A widely cited paper published by the Journal of Labour Economics has been brought up recently by those worried about the COVID slide. The paper is viewed as a comparison as to what might happen to students who fall behind this year. 

The paper found that losing 80-90 days of school as a child resulted in a negative impact on their income when they were in their 30s. The research suggests that lost learning in earlier grades has the largest impact on people. Suffice to say, this is concerning information and all the more reason to do everything we can to fight the COVID slide.

How Educators Can Combat the COVID Slide 

The COVID slide will result in a great deal of variability in students’ academic abilities when school starts up again in the fall. Teachers will be put in the difficult position of having to teach grade-level curriculum, while also making sure that students who are behind can catch up. 

Chris Minnich, CEO of NWEA, says that school leaders should revamp their idea of what “back to school” will be like and be ready for a completely different start to the school year in the fall of 2020. He asks, “How do you help a second-grader missing half a year’s learning come back and also be expected to learn to third-grade standards?...and what about the third-grade teacher who is going to have kids with a wider range of skills than normal?” 

One piece of advice Minnich has to offer is that school districts should consider bringing students back to class earlier. In addition, he suggests implementing longer school days or even extending the academic year in order to give students more time with teachers.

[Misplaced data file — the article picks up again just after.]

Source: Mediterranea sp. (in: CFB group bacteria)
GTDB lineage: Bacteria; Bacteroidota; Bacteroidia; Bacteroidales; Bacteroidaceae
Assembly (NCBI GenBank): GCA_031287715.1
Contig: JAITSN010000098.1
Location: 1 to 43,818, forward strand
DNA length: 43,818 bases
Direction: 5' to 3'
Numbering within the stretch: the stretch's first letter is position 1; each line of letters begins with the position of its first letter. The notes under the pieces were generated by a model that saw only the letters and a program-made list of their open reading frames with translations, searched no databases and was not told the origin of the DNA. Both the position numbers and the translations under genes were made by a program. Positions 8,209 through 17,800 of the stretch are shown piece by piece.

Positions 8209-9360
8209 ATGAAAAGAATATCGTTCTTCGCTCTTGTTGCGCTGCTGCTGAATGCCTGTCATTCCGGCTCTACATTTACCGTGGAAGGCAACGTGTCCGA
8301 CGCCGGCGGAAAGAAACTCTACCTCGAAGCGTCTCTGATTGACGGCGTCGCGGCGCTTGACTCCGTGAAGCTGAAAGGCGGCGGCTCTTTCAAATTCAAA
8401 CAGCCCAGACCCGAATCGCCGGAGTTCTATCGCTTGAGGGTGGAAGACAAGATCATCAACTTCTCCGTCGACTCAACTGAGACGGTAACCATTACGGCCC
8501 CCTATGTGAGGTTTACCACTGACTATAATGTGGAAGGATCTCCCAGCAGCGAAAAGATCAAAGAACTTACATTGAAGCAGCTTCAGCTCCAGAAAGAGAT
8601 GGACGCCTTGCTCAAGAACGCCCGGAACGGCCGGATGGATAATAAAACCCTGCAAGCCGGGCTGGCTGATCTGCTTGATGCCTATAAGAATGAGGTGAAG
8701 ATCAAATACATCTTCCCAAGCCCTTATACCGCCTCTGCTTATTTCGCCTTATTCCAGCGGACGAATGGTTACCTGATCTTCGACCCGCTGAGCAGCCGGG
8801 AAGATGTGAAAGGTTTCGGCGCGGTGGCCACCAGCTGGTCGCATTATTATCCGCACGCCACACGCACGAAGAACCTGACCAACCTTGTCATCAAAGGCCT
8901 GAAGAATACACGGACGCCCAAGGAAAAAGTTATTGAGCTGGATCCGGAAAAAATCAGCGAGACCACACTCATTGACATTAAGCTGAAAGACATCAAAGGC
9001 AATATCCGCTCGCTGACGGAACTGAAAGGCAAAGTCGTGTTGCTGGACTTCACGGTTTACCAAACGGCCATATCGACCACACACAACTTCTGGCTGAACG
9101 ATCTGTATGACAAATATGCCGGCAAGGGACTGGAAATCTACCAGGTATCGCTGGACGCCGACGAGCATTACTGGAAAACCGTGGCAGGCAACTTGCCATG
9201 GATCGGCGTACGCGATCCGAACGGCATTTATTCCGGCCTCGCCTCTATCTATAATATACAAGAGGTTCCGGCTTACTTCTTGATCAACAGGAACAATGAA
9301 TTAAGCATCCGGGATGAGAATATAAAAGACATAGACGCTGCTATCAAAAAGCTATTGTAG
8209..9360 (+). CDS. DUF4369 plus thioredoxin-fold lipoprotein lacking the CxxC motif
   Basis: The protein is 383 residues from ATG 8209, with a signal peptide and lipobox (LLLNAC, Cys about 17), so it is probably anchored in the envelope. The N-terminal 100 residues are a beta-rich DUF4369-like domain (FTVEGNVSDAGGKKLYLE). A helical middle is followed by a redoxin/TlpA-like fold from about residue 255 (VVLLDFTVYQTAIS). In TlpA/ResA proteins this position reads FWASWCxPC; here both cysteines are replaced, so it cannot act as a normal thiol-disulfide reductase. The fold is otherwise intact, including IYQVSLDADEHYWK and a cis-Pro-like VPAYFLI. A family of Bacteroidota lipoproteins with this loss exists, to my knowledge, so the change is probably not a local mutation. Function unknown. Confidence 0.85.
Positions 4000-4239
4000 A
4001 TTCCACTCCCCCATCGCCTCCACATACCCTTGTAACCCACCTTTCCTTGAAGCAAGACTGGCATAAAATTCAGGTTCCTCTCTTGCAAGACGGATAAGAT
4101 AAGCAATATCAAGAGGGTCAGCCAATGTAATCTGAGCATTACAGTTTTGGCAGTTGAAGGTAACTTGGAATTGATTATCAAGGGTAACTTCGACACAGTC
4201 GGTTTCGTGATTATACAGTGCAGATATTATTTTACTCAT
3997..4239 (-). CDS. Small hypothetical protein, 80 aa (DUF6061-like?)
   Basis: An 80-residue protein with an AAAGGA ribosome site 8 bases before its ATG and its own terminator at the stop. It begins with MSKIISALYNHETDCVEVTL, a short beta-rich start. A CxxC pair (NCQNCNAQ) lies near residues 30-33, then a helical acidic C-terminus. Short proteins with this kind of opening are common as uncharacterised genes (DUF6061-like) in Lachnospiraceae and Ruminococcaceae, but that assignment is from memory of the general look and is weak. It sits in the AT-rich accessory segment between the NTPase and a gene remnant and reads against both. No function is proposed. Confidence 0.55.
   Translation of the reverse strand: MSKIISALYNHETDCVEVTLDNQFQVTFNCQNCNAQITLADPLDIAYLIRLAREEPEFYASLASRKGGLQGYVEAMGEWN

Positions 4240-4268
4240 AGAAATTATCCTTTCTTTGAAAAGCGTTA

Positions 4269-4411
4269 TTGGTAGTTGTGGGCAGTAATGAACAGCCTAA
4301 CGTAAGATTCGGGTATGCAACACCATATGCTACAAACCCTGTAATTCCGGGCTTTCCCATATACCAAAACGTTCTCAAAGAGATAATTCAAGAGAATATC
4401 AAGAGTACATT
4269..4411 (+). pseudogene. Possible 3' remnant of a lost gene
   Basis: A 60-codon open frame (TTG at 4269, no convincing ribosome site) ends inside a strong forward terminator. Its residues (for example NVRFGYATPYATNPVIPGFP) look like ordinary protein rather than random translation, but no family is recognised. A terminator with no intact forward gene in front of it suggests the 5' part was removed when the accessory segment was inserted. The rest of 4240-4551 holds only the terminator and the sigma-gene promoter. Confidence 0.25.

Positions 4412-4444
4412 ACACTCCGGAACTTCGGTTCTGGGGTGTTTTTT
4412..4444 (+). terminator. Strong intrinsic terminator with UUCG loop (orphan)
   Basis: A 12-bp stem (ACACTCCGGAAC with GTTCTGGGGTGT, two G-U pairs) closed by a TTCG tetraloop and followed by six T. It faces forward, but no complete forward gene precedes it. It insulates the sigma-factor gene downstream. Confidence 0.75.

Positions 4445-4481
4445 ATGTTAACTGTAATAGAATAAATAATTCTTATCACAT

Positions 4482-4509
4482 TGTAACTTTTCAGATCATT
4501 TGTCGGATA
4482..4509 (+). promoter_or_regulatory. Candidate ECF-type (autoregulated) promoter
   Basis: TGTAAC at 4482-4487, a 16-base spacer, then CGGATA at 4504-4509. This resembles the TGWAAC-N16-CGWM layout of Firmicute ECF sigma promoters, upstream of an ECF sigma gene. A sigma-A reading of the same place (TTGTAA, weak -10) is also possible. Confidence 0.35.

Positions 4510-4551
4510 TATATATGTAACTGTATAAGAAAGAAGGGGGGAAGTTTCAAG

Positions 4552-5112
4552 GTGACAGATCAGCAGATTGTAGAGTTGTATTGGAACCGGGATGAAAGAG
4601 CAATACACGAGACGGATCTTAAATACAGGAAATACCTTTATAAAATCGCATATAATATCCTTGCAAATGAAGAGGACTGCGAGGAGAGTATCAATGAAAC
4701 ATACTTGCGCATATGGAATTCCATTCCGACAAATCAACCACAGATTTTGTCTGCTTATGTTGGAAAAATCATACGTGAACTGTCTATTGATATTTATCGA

Teachers should devise strategies to educate students with a wide variety of needs in a single classroom. They should start the next academic year with the full knowledge that many pupils will be behind and be ready to tackle the challenge head-on. 

How Parents Can Combat the COVID Slide 

Download Educational Apps 

Fight the COVID slide with games! Educational apps help parents captivate their kids with learning. They are designed to be fun and engaging. These apps make learning feel like a video game, and the gamification of learning makes it easier to motivate kids through lessons. 

Most educational applications let you select the grade level for each subject. This helps parents see areas in which their kids may need improvement so they can make sure the kids are on track. Some apps feature grade-appropriate “missions” that tie into larger educational themes.